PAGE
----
I am pleased to announce the appointment of Jessica Wolin as the Director of Planning for the Public Health Division. Ms. Wolin was most recently a senior planner for the Policy and Planning Unit. She has impressive credentials in public health planning, having worked for the Alameda County Health Services Agency and for the California Department of Health Services. Through the good graces of Tangerine Brigham, Ms. Wolin had been assigned to assist the Public Health Division over the past several months pending a formal reassignment. During this period, Ms. Wolin chaired the Public Health Division Planning Group, organized a successful all-staff meeting, produced the News & Views newsletter, organized events for Public Health Week and assisted in joint planning with the Community Health Network. I am sure you join me in congratulating Jessica on her new appointment.

STD Prevention and Control Section

Joe Engelman, M.D., M.P.H., from our STD Prevention and Control Section, has just returned from his second trip to Vietnam as a guest of the Center for AIDS Prevention Services to provide training on the diagnosis, treatment and prevention of sexually transmitted diseases at the Dermatovener-eology Hospital in Ho Chi Minh City. During their first visit in September 1997, Dr. Engelman and colleagues were impressed by the dedication of Vietnamese clinicians and officials to reducing the prevalence of STDs and HIV, although the disease control efforts were still developing. They made recommendations on how to improve clinical and laboratory services, to institute Pap smear screening and to expand HIV counseling and testing.

 On their most recent visit, Dr. Engelman was able to spend time seeing patients, where he discovered a large degree of self-treatment. Easy availability of antibiotics resulted in a high percentage of patients whose diagnosis of an STD was made more difficult by self-administered medication. The director of the hospital concurred in the recommendation to combine pharmacy education with a national campaign to tighten regulations on dispensing medications.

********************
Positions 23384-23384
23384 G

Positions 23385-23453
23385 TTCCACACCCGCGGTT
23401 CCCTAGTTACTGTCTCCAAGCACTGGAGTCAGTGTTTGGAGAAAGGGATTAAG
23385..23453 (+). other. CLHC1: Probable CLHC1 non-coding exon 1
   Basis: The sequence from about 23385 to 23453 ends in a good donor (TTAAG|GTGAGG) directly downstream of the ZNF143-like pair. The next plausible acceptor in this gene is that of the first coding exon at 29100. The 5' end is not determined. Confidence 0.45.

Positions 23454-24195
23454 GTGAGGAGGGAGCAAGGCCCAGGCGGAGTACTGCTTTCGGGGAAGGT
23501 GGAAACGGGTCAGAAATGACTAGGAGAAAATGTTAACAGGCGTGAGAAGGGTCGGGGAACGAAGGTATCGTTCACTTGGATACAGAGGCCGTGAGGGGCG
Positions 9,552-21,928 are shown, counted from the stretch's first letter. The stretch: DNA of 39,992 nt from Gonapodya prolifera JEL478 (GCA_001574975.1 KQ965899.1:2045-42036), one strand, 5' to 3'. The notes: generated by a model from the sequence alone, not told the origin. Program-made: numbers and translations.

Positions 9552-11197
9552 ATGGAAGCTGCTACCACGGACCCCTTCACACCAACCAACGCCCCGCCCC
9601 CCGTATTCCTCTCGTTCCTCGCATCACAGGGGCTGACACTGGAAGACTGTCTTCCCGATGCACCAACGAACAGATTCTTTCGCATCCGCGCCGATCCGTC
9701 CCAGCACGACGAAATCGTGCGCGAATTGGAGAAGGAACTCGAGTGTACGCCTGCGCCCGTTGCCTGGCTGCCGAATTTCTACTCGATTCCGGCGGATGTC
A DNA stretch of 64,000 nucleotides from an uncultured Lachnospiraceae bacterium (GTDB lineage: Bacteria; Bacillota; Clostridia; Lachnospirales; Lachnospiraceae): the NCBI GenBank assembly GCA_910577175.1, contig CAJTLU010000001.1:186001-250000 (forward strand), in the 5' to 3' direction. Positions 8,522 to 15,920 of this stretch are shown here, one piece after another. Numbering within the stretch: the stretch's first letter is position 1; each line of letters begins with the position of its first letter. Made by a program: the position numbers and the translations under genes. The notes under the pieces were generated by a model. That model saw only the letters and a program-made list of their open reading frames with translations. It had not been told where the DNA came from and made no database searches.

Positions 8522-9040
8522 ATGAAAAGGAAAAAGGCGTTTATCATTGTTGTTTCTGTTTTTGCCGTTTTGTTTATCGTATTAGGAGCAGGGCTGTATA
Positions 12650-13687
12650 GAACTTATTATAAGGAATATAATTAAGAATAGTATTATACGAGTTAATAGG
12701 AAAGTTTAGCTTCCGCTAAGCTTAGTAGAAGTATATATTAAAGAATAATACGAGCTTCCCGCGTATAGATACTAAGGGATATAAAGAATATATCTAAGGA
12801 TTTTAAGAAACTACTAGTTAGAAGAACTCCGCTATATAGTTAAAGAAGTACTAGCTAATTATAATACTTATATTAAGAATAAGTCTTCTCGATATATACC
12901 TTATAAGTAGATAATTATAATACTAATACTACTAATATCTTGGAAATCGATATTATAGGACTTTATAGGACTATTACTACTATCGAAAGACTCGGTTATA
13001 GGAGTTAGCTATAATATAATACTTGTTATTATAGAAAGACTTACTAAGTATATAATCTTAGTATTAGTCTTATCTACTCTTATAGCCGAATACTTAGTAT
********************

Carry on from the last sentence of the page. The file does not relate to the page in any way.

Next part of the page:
Dr. Engelman was also able to visit clinics in outlying areas, including a clinic that serves low-income commercial sex workers, where he recommended intensified screening activities, including Pap smears. Dr. Engelman's visits to Vietnam provide an excellent example of how the training and experience we gain in our local programs can contribute productively to an international public health effort.

MOU with the San Francisco Unified School District

I am pleased to announce the signing of a Memorandum of Understanding with the San Francisco Unified School District, in which the Department of Public Health will serve as medical consultant to the School District. Among other provisions, the agreement establishes that the Medical Director of Maternal, Child and Adolescent Health, the Medical Director of Children's Medical Services and the Medical Director of Children's Mental Health shall provide clinical and programmatic consultation to School District staff. This agreement enables the School District to take full advantage of the medical expertise in the Department, and it formalizes a collaborative relationship on a wide range of programs and services. A newly reconstituted School Health Planning Committee will soon be convened to design and carry out the larger program goals of the partnership.

World TB Day

The Department sponsored a press conference at the San Francisco Zoo on March 24 in observance of World TB Day. The event provided us with an opportunity to update the public about TB against the background of Calle, the elephant, who is currently undergoing her own effective, if not unconventional, TB treatment. Masae L. Kawamura, MD, Director of San Francisco TB Control, was joined by visiting officials from the CDC, Sara Royce, MD, Chief, TB Control Branch; California Department of Health Services; Zoo Veterinarian Freeland Dunker, DVM; and two TB patients who offered testimonials about their diagnosis and treatment.